Eating smaller animals is "better" for the environment but causes more suffering and death. Faunalytics' Animal Product Impact Scales update explores this dynamic and how advocates can tackle it effectively.
With climate change noticeably affecting the world around us, political and educational institutions are finally starting to take action to reduce their carbon footprint. Programs like the Good Food Purchasing Program encourage governments to improve their procurement practices (which we covered in our recent report on local action for animals), while the Real Food Challenge brings educational institutions on board to purchase and sell more climate-friendly foods in their cafeterias.
This is a pivotal moment for animal advocates. We need a seat at the table to ensure that animals have a voice in the conversation. We need to ensure that it’s about reducing carbon emissions and animal suffering, about finding solutions to the climate crisis and overreliance on animal exploitation, presenting these two issues as interrelated.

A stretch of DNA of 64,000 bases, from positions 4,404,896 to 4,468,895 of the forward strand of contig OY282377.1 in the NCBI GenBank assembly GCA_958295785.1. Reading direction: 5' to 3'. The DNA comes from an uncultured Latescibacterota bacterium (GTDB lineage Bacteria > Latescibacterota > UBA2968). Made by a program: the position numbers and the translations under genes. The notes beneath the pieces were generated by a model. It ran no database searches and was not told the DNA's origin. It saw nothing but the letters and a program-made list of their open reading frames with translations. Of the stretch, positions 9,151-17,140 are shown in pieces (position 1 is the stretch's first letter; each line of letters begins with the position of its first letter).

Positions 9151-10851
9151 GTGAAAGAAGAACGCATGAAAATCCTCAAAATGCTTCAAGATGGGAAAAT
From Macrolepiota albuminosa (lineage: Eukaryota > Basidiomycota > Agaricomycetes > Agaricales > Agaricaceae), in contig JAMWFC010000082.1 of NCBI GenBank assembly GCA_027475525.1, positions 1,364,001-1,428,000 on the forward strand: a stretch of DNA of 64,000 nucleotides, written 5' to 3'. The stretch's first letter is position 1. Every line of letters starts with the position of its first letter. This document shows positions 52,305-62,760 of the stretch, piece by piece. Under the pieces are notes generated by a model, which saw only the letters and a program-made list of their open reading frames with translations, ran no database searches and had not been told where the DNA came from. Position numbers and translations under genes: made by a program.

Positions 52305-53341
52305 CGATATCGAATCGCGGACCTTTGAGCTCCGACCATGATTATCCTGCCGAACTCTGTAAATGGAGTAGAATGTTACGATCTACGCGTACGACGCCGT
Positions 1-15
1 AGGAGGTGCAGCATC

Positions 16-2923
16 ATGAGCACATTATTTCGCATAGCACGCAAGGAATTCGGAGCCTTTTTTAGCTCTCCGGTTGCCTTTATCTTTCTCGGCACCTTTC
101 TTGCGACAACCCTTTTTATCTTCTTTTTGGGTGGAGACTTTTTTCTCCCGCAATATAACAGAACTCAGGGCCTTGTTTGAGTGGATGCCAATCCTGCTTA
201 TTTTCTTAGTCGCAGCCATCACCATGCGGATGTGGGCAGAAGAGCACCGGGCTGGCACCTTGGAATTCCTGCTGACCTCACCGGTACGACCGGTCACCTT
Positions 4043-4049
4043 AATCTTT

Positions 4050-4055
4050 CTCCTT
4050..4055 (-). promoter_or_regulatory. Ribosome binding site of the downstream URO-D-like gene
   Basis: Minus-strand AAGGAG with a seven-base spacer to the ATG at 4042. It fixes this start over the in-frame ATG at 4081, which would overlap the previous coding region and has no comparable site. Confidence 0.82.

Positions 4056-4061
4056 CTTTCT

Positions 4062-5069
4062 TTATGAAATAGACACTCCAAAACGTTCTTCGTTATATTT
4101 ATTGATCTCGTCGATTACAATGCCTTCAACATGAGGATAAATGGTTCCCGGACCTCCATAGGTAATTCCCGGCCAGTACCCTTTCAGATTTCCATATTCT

The stakes are high. We know that an exclusive focus on climate risk and carbon footprint can go hand-in-hand with reduced consumption of meat and milk from cows at the expense of chickens and fishes because, as every graph (accurately) shows, raising chickens and fishes emits much less carbon. Eating them is better for the climate than eating beef, but causes much more suffering because of their small bodies.
Visit the Animal Product Impact Scales update for more info, including infographics and links to the data.